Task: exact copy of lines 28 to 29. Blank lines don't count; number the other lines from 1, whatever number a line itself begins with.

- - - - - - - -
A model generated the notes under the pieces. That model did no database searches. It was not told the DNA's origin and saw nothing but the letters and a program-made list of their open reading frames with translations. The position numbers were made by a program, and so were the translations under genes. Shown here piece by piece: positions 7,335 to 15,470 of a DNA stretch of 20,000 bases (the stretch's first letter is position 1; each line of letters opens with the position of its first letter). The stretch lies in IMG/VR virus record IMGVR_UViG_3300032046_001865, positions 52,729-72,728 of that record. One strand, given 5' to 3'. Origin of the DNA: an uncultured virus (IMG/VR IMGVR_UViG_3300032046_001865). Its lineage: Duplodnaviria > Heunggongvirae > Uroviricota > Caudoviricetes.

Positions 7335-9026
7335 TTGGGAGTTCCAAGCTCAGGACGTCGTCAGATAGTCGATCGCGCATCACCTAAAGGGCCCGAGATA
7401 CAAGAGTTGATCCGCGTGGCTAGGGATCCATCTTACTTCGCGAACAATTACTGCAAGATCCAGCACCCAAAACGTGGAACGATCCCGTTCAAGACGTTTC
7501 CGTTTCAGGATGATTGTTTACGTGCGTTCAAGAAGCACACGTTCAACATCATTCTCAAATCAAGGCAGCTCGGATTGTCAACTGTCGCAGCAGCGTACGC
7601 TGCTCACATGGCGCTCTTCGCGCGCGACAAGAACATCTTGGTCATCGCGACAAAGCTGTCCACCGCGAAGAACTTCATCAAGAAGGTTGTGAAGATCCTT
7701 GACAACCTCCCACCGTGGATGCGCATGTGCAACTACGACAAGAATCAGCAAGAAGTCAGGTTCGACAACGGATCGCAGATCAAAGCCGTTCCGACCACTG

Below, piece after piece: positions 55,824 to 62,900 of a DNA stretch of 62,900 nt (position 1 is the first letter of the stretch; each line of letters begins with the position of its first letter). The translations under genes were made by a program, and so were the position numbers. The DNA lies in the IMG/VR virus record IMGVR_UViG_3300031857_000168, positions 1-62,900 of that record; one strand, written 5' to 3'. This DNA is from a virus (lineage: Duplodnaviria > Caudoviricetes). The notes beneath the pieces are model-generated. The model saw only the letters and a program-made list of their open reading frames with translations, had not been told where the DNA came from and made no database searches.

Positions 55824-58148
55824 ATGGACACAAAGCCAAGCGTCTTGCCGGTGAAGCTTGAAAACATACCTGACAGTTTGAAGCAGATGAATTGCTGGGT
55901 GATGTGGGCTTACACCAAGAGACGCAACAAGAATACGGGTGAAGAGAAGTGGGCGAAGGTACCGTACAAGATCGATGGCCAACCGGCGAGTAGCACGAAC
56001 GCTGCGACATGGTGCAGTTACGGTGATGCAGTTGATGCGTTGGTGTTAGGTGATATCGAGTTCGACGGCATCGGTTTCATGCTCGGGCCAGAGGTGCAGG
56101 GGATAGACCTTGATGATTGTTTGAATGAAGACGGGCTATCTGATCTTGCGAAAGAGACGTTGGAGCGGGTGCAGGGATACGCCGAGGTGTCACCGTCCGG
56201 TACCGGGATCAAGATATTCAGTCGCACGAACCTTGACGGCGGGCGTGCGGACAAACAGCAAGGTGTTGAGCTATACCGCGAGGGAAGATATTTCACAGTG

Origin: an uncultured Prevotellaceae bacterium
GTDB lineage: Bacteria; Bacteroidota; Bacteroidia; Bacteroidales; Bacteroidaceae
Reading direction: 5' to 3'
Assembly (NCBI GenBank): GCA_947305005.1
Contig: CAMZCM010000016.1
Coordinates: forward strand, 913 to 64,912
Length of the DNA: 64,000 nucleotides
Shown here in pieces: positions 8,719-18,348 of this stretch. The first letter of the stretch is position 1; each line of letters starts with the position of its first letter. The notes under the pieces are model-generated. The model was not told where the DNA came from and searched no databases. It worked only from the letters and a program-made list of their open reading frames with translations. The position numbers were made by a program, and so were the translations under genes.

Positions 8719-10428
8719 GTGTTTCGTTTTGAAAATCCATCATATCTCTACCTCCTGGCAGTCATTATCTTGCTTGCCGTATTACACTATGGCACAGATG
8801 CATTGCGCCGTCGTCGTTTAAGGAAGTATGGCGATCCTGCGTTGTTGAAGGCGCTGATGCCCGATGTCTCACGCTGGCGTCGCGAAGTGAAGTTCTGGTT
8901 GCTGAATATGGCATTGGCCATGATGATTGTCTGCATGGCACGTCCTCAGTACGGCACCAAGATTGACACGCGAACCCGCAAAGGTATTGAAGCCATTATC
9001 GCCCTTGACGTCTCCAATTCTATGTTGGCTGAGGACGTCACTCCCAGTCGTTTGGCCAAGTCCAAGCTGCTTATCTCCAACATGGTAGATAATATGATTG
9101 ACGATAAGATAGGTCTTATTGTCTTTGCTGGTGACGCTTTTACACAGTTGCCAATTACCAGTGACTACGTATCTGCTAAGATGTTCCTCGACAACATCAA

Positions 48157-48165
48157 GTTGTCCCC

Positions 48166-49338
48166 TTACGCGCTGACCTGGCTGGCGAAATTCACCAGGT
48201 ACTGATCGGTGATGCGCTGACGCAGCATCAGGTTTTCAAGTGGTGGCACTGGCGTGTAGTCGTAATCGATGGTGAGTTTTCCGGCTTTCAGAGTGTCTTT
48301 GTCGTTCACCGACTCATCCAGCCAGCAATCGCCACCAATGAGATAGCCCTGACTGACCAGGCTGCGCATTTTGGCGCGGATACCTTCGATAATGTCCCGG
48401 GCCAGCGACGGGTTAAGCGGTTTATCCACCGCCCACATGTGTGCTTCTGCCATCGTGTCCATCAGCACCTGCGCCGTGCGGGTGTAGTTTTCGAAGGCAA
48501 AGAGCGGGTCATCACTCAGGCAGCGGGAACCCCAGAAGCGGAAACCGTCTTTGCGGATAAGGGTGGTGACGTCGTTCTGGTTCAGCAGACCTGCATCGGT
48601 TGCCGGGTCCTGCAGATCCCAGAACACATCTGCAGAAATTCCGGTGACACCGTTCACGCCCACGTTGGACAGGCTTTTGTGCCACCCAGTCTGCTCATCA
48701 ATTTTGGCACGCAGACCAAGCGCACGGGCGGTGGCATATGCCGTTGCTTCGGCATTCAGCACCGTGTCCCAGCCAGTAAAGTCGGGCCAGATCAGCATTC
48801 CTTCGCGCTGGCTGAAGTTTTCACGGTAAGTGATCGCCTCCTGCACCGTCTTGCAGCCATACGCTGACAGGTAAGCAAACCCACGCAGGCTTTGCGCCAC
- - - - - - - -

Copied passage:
9101 ACGATAAGATAGGTCTTATTGTCTTTGCTGGTGACGCTTTTACACAGTTGCCAATTACCAGTGACTACGTATCTGCTAAGATGTTCCTCGACAACATCAA

Positions 48157-48165